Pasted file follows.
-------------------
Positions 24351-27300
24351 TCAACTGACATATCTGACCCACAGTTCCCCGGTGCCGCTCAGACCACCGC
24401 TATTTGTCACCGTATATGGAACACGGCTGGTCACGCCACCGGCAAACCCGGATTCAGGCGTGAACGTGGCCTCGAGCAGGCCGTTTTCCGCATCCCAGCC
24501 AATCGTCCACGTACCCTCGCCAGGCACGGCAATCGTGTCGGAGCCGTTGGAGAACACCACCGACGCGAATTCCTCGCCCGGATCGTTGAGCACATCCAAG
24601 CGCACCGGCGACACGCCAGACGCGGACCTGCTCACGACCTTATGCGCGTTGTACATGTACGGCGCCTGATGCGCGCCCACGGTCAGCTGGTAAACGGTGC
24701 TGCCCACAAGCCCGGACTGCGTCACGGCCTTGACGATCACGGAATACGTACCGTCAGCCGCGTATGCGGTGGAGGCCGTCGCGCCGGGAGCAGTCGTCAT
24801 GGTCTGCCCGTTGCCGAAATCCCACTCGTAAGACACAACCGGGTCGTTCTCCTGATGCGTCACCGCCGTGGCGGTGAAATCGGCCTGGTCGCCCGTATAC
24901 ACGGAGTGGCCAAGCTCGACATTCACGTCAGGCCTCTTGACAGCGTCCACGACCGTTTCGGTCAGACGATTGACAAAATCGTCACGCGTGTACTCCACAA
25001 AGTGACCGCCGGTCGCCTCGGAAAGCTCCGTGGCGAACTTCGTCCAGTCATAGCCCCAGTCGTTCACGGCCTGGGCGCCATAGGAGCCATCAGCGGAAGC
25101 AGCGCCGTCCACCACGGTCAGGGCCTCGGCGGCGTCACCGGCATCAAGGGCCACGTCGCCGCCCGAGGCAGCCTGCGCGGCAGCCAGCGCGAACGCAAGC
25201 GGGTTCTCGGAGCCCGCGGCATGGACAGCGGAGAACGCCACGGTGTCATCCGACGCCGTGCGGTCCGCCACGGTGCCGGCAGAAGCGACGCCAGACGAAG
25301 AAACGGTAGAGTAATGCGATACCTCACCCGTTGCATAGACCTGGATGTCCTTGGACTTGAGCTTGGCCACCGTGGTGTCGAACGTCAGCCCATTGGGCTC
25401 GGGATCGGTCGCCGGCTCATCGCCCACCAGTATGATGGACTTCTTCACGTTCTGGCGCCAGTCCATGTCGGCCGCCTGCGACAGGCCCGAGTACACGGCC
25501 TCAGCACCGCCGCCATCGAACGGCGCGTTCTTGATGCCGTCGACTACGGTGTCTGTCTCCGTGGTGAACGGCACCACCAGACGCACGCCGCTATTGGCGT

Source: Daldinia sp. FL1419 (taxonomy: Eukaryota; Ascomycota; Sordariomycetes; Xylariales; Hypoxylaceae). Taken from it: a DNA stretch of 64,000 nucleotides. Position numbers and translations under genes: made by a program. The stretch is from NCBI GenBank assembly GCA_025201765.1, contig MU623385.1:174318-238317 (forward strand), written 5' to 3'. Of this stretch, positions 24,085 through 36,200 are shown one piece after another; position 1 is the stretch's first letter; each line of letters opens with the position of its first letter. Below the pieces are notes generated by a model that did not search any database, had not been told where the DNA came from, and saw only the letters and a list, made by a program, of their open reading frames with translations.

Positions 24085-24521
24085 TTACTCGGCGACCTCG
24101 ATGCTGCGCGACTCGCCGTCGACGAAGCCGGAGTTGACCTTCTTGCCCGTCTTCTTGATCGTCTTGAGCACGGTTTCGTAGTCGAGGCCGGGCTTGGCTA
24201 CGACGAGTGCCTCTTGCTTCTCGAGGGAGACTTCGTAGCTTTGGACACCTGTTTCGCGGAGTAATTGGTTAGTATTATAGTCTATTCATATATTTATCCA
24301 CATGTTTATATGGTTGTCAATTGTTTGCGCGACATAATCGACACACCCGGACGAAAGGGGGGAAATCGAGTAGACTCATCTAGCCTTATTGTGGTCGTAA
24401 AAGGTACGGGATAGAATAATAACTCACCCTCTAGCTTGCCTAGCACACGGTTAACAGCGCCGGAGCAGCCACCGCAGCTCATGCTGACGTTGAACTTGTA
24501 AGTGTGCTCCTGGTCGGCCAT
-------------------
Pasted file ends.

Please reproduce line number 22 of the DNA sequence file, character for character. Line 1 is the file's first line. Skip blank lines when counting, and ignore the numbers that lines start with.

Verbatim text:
24501 AGTGTGCTCCTGGTCGGCCAT